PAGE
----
Animal names . . .

Charles Doyle cdoyle at UGA.EDU
Fri Apr 28 21:27:25 UTC 2006

Good call, Larry!

Porky Pig probably shouldn't "count."  But Spenser named a
pig Gryll, from Gk. "grullos" ('pig'; Faerie Queene 2.12.86-
87).  The character Gryll is a man whom an enchantress has
changed into a hog--and he is having so much fun that he
declines to be changed back into human form.  The OED (sb.2)
gives a handful of instances of "grill" from the 16th and
17th centuries (presumably those allude to or derive from
the Spenser's poem), identifying the word as "A quasi-proper
name for a person of low tastes or lazy habits" and marking
it "Obs. rare."

DARE suggest a connection between that "grill" and the South
Midland "mountain grill," a term designating "A rustic,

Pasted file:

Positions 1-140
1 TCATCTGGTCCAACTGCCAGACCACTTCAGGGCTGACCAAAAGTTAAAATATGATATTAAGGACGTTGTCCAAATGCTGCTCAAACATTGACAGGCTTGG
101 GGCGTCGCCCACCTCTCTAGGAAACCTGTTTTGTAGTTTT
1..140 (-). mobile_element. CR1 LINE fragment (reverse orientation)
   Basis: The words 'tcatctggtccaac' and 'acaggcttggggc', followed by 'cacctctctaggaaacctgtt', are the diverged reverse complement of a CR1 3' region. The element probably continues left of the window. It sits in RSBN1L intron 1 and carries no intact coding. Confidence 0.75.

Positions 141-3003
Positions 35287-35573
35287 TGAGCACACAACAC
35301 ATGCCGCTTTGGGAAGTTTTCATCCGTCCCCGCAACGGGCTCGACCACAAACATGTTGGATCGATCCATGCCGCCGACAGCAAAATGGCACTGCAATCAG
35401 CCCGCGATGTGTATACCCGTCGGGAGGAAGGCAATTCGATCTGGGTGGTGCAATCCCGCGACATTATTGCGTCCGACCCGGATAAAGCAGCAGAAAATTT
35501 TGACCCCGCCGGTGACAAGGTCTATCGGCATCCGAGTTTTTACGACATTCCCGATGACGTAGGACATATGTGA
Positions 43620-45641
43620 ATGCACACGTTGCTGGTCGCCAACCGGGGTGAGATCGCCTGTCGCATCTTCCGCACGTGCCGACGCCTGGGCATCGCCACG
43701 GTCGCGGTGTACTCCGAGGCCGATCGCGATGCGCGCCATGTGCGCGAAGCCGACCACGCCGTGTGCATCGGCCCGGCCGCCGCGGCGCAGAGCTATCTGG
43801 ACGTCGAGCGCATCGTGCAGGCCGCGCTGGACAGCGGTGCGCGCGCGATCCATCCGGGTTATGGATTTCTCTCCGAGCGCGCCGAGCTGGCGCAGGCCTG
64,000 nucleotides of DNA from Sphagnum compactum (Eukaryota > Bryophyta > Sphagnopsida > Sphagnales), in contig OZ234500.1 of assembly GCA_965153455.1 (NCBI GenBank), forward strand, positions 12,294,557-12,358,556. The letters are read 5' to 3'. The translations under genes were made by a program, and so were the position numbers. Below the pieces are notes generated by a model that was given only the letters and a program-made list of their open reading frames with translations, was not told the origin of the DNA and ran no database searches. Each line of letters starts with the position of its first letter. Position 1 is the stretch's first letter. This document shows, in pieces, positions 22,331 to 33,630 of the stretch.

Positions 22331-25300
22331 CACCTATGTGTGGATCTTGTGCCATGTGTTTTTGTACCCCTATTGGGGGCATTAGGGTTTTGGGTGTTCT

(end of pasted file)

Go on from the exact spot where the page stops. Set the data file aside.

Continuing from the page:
hillbilly"--although "mountain grill" is obviously more
specific than "rustic," and it is considerably more
derogatory than either of those words (it's an Appalachian
appelation!).  However, there's no evidence that "grill" (in
this sense) was being used between the early 17th century
and the 20th.


>Well, there's Felix the Cat, which I assume is at least
influenced by
>fe:lis (since cats aren't notorious for being happy),
although I
>suppose that was more of a genus than a species name before
it became
>adapted into "felis catus"/"felis domesticus" for kitty-

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